WASHINGTON (CNS) — When the World Health Organization declared a global COVID-19 pandemic March 11, 2020, the world shuddered, then shuttered.

“Pivot” became the word of the hour as much of everyday life had to adjust to a different way of doing things. Education was just one facet that had to do a quick about-face from in-person to online teaching and learning.

The same is true with special education, which posed its own challenges.

Jill Reffett decided this year to home-school her two daughters, ages 12 and 10, who have Down syndrome — even though her husband is principal of the girls’ Catholic school in Lawrence, Kansas.

“Individuals with Down syndrome are 10 times more likely to succumb to COVID than the average population,” Reffett told Catholic News Service in a March 9 phone interview. They tried online learning, she added, but “it was just too much.”

Reffett said it’s her first time home-schooling. “I’m terrible at it,” she laughed.

“We’ve done the best we can in a bad situation,” Reffett added. “I’m a full-time working mother who’s also trying to keep my girls moving forward with our goals this year. I knew we weren’t going to tear it up.” Still, she said, “a couple of teachers at the school, even though the girls aren’t going there, (were) a huge help.”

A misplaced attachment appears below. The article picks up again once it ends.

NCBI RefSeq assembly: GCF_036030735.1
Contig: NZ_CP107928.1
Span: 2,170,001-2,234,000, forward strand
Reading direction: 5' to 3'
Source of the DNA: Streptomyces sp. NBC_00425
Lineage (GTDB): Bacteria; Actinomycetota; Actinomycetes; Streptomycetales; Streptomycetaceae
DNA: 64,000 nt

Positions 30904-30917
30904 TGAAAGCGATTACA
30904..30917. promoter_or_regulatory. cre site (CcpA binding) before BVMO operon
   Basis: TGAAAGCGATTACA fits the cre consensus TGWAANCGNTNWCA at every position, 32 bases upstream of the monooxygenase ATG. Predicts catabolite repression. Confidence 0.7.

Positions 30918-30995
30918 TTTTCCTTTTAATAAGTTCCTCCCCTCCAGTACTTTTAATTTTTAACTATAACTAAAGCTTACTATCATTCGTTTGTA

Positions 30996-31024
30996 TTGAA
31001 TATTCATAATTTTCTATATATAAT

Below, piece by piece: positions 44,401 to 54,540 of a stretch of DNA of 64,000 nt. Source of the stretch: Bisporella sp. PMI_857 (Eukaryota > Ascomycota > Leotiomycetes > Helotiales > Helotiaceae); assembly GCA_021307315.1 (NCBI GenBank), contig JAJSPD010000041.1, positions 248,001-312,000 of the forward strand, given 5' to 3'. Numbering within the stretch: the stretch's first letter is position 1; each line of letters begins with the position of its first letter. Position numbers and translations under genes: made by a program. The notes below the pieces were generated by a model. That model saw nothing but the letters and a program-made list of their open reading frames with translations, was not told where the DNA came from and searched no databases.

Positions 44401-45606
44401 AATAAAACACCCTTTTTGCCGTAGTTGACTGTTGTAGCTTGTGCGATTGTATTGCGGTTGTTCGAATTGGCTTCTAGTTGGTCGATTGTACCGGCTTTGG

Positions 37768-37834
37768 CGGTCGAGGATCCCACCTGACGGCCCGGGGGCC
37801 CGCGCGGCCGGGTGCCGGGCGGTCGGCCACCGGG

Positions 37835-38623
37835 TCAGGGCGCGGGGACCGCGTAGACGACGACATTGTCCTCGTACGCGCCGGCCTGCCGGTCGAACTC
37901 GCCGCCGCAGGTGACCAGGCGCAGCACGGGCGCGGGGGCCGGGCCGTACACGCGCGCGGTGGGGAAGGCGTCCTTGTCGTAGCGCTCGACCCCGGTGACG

Reffett said, “In some ways, it’s been a year to remind us what’s important.” Asked to define “important,” she replied, “Time. We have always said we wouldn’t be those people who got caught up with keeping up with so many activities we didn’t want to be overbooked. As soon as we knew it, our girls were signed up for a million activities.”

Now, though, there are “family nights playing game, family nights reading. Amounts of time in the fire pit. Simple little things we had let slip past us, it kind of forced us to be creative. You have to find creative ways to do this at home,” Reffett said. “We’re very blessed to have had that opportunity to be safe in the situation that we’re in and be financially OK.”